A military mortar consists of an angled barrel attached to a baseplate, with a fixed firing pin at the bottom of the barrel. The operator drops in a mortar shell, which slides down the barrel and strikes the pin. This detonates an explosive charge, firing the shell out of the barrel towards its intended target. When the shell strikes the ground or another hard surface, it explodes.
Mortars are indirect fire weapons, which means that the projectile comes in from above rather than being fired directly at a target. This makes them relatively inaccurate weapons on the battlefield, requiring regular adjustments to walk subsequent shots into the desired area of effect. They are also extremely simple weapons, requiring only metal tubes and scrap to construct. They are especially popular with guerrilla fighters due to their portable nature, allowing a unit to deal out artillery-scale damage while remaining as mobile as infantry.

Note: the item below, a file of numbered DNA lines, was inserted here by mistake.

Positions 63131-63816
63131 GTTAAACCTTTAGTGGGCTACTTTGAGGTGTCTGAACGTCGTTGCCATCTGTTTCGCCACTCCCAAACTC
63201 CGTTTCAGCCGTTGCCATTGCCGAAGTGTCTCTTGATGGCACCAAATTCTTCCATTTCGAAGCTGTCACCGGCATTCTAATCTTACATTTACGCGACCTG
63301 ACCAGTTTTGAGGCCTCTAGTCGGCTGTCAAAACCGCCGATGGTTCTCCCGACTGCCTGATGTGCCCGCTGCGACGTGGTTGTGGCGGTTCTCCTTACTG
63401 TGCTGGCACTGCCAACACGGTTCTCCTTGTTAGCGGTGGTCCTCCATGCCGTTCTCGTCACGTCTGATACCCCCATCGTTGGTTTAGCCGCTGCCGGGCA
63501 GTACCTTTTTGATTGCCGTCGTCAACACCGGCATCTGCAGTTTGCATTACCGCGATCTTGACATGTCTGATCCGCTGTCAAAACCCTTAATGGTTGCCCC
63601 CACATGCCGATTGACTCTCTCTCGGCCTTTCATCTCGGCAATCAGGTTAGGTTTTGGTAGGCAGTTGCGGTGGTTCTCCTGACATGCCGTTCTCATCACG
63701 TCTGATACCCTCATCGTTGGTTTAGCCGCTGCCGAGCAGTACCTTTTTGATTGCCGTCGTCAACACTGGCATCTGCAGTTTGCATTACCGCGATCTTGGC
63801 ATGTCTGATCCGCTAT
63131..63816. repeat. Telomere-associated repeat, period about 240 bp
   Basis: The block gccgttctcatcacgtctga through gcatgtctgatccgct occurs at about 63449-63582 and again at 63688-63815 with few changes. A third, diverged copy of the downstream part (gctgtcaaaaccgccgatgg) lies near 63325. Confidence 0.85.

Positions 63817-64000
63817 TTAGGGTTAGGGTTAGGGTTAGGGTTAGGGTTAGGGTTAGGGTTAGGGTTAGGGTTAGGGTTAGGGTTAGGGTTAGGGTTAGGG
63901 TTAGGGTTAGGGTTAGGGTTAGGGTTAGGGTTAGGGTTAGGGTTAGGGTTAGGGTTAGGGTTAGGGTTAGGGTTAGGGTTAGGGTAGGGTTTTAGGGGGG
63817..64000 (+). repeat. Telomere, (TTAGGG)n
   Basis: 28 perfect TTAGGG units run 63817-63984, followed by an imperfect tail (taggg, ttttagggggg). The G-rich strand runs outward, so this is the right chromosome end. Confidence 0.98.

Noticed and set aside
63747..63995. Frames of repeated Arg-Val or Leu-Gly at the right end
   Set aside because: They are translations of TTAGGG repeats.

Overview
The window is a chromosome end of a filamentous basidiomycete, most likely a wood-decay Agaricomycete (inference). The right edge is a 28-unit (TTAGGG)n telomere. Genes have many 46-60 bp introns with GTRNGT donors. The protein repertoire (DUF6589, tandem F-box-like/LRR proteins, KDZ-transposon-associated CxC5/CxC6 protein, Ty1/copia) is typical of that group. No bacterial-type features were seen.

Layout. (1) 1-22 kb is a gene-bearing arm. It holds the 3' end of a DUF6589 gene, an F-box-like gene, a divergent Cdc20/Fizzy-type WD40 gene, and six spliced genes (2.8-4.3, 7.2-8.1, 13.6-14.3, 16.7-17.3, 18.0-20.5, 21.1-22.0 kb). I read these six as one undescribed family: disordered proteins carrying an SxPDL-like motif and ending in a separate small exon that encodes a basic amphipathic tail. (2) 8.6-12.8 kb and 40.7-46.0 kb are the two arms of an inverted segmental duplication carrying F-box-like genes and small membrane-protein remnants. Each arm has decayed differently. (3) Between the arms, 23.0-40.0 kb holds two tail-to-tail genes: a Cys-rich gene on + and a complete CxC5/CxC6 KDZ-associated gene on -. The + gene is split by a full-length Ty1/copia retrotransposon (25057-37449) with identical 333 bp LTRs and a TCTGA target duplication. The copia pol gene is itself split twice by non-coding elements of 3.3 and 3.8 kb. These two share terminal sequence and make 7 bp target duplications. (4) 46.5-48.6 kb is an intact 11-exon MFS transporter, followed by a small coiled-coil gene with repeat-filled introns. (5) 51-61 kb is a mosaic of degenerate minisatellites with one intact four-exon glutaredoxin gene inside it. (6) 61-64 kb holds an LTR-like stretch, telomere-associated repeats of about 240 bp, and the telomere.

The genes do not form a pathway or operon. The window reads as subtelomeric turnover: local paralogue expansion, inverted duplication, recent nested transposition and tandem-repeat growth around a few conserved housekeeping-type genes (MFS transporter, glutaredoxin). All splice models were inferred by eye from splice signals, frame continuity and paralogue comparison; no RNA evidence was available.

The first mortars were developed in the 15th century as siege weapons and got their name because the bulky, inaccurate devices resembled the stone bowls used by apothecaries. Mortars using the modern tube design came about in the 17th century and first saw widespread use in the Jacobin Uprising in the early 1700s.